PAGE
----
By utilizing two-way dialogue, patient-facing apps pick up where RPM fails as a one-directional communication channel, closing the loop on delivering clinical action based on data. As an example, patients can inform their provider about any challenges or adverse reactions they might experience, and providers can work to address those challenges in a timely fashion to prevent further complications.
In cardiology, these challenges might include connecting patients to community resources that help them access and pay for medication, facilitating transportation or home administered testing, or quickly addressing an adverse reaction that prevents unneeded visits to the emergency department or hospitalization.
These are all issues that providers want to address immediately in order to facilitate the best outcomes for their patients. Of course, providers already have overburdened workloads, so the patient-facing solutions need to be intelligent about how they triage information that gets back to providers and automate responses and actions where possible.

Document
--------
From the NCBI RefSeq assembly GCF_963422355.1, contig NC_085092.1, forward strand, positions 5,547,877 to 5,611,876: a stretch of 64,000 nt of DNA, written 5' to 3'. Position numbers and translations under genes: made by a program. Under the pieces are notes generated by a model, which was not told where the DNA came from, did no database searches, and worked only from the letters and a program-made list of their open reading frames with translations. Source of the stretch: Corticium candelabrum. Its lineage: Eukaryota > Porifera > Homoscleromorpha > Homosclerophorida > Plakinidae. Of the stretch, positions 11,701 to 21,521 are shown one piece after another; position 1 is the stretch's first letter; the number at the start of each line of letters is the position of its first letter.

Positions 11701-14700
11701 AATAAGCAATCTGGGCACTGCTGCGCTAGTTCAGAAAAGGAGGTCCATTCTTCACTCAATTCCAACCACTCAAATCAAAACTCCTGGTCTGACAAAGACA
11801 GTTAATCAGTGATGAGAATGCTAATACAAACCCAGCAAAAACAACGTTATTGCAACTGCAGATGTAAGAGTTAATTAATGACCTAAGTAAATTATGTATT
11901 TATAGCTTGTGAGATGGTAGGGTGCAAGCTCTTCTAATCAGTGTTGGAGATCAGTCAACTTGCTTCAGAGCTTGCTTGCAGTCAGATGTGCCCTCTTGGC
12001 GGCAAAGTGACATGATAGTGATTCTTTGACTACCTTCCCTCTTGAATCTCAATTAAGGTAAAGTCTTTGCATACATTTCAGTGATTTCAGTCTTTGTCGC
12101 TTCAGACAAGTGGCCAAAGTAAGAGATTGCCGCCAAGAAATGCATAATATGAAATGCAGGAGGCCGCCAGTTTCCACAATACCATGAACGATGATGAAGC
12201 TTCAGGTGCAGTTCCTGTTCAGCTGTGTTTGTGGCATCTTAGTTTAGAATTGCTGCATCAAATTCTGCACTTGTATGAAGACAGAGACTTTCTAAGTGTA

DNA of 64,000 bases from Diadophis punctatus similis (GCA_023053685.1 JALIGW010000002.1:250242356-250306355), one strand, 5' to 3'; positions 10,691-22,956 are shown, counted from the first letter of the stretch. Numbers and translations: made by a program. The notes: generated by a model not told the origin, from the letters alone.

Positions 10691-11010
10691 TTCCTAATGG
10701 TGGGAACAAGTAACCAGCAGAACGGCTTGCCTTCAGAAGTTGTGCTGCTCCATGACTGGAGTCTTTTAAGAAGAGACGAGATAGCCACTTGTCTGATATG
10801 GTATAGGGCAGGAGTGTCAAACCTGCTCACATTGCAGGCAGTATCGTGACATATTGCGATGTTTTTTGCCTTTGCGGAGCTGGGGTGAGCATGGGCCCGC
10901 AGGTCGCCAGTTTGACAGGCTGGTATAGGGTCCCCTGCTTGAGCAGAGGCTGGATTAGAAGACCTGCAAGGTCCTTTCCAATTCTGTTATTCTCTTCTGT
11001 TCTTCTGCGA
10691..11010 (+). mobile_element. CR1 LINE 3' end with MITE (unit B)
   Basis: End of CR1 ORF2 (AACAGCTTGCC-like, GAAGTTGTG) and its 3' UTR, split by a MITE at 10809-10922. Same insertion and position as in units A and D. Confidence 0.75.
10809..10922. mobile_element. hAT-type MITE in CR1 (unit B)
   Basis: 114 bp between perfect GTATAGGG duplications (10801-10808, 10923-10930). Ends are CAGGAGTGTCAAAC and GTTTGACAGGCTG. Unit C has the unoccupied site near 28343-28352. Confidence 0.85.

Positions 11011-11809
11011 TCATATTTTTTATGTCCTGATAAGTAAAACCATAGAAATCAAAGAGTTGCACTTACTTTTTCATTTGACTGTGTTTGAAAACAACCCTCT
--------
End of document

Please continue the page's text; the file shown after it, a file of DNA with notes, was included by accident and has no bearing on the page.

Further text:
If this can be done in a way that integrates with existing clinical workflows, patient-facing solutions shorten the timeline and bring an immediacy to medicine that is valuable to the patient.
In addition to the right time, patient-facing apps can make the challenge of providing care to patients in the right place obsolete. Patients can communicate with their providers from virtually anywhere. This is key as health systems and providers address the increasing disparities and social determinant issues that prevent adequate patient care.
In a system where the provider can effectively deliver care outside the traditional healthcare setting, if a patient working an hourly job can’t take time off to drive to the doctor’s office, that doesn’t matter because they can connect during their lunch break just as easily.
With this immediacy comes intimacy. Most patient-provider relationships occur during an annual wellness exam. For a patient with a chronic illness, they may see their provider four times a year due to physician availability. With patient-facing apps, patients can have more frequent and impactful, albeit shorter, interactions with their providers.
As a result, they feel more connected, watched over and engaged with during their care journeys. This patient-provider bond then can be leveraged as the fulcrum to create a sustained change in patient behavior over time that will improve patient outcomes.
Email the writer: [email protected]
Healthcare IT News is a HIMSS Media publication.